|The south door - Worksop Priory Church.|
The door is made from yew with intricate scrolled ironwork
- dated around 1250 - but the Norman stone arch is considerably older.
Worksop is a town in Nottinghamshire. The Font of All Knowledge - Wikipedia - tells me that it has a population of 44,970. Worksop is an odd name. It sounds like "workshop" but the origins of the word lie dim and distant in our Saxon past. Some say that the name probably derives from the Old English for Wyrch's Valley. How ever the place name came about, there was certainly a significant settlement there when the Normans arrived to assert their powerful influences upon our land.
They built a magnificent monastery at Worksop with a fine church attached. During the Dissolution, the monastery was ruined by Henry VIII's forces but the priory church remains, albeit altered and developed through intervening centuries.
On Tuesday of this week, after a long walk around the town, I managed to gain admission to the church. A funeral service was scheduled to commence at one thirty but a kindly church warden was happy to give me a guided tour of the building before that sorrowful event. He was passionate and knowledgeable about the church and pleased to regale me with some of its tales.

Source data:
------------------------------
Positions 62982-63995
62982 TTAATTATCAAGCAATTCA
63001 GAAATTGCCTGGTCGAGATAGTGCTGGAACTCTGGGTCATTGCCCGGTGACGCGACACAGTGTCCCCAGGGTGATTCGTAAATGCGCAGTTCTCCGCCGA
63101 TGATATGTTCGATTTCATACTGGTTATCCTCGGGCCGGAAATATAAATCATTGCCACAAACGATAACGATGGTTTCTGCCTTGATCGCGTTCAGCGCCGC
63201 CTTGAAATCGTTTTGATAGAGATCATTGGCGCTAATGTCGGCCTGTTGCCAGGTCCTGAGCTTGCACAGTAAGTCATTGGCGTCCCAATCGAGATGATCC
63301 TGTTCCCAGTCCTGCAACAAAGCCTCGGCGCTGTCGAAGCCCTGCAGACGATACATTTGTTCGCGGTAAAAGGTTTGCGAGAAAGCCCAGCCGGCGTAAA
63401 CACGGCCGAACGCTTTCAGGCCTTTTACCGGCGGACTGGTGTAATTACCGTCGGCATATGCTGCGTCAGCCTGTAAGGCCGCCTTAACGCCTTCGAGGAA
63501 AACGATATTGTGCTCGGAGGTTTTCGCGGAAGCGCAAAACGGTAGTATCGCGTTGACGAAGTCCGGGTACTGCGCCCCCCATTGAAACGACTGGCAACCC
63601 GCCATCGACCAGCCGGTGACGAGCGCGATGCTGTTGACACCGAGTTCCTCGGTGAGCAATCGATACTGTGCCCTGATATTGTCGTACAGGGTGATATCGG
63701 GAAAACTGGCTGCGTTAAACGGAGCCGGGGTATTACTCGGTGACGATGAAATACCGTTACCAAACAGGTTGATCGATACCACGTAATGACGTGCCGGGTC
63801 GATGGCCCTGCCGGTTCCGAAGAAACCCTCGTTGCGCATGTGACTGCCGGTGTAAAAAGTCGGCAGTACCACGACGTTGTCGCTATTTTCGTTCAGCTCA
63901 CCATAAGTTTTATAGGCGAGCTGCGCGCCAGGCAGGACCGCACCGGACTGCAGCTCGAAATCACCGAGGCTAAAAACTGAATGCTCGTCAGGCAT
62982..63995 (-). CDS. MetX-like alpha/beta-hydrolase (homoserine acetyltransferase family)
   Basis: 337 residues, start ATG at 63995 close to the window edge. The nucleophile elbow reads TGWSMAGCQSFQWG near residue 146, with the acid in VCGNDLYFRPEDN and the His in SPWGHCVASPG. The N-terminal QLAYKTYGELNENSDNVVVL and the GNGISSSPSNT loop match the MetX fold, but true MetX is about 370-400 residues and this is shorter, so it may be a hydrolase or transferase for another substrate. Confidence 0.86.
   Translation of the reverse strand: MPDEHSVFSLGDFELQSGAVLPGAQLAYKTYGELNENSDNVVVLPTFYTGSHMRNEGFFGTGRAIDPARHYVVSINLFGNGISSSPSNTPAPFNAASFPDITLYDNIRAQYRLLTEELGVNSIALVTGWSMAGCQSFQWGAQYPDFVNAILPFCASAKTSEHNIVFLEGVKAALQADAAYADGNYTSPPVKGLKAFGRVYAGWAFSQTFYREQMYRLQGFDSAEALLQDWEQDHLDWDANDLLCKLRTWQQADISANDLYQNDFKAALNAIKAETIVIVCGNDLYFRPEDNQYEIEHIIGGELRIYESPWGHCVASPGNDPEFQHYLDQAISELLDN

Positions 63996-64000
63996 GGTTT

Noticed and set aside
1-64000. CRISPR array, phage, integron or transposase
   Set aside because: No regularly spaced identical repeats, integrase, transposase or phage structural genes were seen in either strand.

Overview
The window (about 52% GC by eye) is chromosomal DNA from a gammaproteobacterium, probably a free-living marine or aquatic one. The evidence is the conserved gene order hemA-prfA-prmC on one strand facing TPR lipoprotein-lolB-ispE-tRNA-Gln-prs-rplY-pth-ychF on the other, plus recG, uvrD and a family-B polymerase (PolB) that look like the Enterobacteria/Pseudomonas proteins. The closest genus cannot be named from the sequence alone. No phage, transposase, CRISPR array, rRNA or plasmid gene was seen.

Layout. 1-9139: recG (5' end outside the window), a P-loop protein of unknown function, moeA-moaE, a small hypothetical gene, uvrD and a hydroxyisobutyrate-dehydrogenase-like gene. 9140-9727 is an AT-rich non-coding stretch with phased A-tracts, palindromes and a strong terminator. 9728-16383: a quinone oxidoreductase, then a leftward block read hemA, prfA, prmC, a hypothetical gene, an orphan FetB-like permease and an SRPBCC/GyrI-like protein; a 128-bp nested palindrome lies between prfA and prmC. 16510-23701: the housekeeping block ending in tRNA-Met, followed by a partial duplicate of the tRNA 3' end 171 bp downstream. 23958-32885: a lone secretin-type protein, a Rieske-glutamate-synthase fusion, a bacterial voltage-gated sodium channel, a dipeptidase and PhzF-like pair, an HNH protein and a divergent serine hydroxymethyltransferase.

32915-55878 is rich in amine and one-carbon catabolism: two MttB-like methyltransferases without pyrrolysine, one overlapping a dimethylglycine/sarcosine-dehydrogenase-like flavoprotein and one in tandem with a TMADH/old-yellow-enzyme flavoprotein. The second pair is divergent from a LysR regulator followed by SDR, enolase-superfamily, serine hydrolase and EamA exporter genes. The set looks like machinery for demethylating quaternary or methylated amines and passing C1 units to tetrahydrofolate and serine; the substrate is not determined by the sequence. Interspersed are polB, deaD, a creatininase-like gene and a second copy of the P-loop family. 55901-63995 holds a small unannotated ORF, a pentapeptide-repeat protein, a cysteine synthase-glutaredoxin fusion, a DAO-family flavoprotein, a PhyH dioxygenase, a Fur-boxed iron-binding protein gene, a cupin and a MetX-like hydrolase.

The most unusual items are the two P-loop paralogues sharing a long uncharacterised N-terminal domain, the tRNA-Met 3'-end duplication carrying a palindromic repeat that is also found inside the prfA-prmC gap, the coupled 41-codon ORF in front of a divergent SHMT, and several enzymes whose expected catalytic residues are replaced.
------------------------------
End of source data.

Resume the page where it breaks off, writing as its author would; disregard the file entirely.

He showed me graffiti left by crusaders of the fourteenth century and in a tiny recess in the north wall he revealed a palm-sized piece of skull with an arrowhead lodged in it. The skull has been radio-carbon dated with results giving support to the notion that this relic came from The Battle of Agincourt (1415) when our lads whupped The French during The Hundred Years' War.
It was a lovely sunny day in Worksop and a joy to walk around it and see it so brightly illuminated. When I was twenty four, after taking up a teaching post in the nearby coal-mining village of Dinnington, I visited Worksop on several occasions. I recall a night club on Bridge Street and a woman called Susan with lips that attached themselves to me like a limpet on a rock and I remember fish and chips and a couple of pubs but I really didn't know Worksop at all. I just wasn't as inquisitive in those days. I guess there were other things to think about.
|Mr Straw's House - museum of a forgotten life|